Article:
A 2005 California law that bans the sale or rental of violent video games will soon be heard by the Supreme Court, according to an AP report. The law prohibits anyone under the age of 18 from purchasing games that are deemed to be violent. Retailers found in violation would face up to a $1,000 fine per incident. The law was overturned in the California appeals courts, but fierce debate and irreconcilable view points have continued to further the debate all the way to Washington.
Opponents of the law that include video game publishers and developers EA, Disney, Microsoft and Sony, are claiming that the law is a violation of the first amendment, and that video games are protected under free speech, and since the law was signed in 2005, it has never taken effect due to legal challenges. Supporters of the law have cited several studies that claim a connection between violent video games and anti-social and aggressive behavior in children. The studies have since been dismissed by federal judges.
“None of the research establishes or suggests a causal link between minors playing violent video games and actual psychological or neurological harm, and inferences to that effect would not be reasonable,” Judge Consuelo Callahan said in the 9th Circuit ruling. Callahan also stated that there are less restrictive ways to protect children from “unquestionably violent” video games.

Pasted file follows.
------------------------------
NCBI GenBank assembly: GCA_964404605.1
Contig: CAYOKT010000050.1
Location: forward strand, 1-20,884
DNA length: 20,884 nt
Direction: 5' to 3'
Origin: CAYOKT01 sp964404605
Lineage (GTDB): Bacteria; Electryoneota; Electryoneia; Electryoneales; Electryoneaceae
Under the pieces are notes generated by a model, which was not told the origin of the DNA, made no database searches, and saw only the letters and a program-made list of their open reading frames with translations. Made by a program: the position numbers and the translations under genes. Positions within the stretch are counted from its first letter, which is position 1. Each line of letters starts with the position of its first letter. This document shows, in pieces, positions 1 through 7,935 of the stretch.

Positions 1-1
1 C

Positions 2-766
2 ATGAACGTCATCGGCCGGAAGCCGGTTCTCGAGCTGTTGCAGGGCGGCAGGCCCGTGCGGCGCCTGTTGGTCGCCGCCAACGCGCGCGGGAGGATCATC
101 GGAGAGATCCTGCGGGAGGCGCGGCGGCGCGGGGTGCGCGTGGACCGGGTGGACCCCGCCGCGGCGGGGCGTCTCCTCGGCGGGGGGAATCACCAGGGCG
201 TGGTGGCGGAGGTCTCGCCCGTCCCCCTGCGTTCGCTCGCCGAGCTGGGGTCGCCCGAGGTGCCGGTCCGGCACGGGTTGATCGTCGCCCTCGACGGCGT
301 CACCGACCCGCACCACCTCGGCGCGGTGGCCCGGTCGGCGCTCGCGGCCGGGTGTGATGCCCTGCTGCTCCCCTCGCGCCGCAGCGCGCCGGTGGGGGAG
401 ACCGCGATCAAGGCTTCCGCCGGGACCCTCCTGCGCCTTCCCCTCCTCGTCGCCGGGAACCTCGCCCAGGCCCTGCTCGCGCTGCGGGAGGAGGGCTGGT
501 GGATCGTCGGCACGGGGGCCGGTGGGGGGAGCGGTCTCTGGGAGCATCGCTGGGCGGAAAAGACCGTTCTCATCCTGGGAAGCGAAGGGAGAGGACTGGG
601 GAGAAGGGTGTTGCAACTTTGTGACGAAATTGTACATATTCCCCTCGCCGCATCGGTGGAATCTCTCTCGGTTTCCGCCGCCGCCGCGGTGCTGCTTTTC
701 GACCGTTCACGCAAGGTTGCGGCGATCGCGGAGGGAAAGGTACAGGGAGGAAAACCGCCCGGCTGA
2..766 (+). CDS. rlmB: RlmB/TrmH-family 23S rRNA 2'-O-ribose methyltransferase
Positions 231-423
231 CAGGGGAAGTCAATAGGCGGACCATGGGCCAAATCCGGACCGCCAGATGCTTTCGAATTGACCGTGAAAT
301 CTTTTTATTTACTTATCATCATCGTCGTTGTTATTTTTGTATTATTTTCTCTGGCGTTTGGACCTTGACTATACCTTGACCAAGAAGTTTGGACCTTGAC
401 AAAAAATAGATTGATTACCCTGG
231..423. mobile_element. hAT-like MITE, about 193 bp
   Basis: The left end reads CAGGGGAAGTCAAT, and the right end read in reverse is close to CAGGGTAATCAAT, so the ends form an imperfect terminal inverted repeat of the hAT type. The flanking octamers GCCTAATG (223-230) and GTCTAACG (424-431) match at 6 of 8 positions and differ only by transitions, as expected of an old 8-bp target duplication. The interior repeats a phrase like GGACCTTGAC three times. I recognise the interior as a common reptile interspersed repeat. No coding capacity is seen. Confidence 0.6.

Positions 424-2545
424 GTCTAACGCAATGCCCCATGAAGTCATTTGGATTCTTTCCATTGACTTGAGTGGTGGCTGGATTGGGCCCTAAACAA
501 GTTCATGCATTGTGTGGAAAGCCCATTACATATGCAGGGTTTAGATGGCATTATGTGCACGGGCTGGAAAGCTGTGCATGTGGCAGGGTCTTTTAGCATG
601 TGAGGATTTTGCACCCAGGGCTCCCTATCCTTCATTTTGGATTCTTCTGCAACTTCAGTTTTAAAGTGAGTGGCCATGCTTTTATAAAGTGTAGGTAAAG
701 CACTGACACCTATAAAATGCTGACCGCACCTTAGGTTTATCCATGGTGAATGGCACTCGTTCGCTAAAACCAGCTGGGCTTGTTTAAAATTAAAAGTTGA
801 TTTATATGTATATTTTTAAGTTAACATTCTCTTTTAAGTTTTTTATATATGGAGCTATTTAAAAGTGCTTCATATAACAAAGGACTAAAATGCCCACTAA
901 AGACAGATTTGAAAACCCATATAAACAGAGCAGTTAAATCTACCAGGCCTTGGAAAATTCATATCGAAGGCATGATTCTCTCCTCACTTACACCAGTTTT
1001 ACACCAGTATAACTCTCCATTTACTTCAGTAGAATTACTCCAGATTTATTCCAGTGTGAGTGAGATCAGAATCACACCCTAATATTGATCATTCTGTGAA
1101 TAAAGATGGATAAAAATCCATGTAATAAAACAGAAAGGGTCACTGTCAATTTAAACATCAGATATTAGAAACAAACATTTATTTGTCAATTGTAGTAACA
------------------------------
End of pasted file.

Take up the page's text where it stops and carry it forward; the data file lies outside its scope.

California is not the first state to attempt to regulate the sale and rental of video games. All such laws have found themselves in court, but this is the first case that the Supreme Court has agreed to hear.
Supporters of the law are citing existing laws against minors being allowed to purchase or view pornography as precedence. The video game industry is countering that allowing states to impose bans and censor other materials that it deems as unacceptable, under the auspices of protecting minors.
The Supreme Court is expected to rule on the case- Schwarzenegger v. Video Software Dealers Association- during its upcoming term that begins in October.
- Hogwarts Legacy works better as a TV show than as a video game
- Even HBO’s The Last of Us can’t fully master the video game adaptation
- Can you ever really own a video game? Players explain pitfalls of digital ownership
- Video game studios speak out after Roe v. Wade reversal
- 5 video games to play if you liked Doctor Strange 2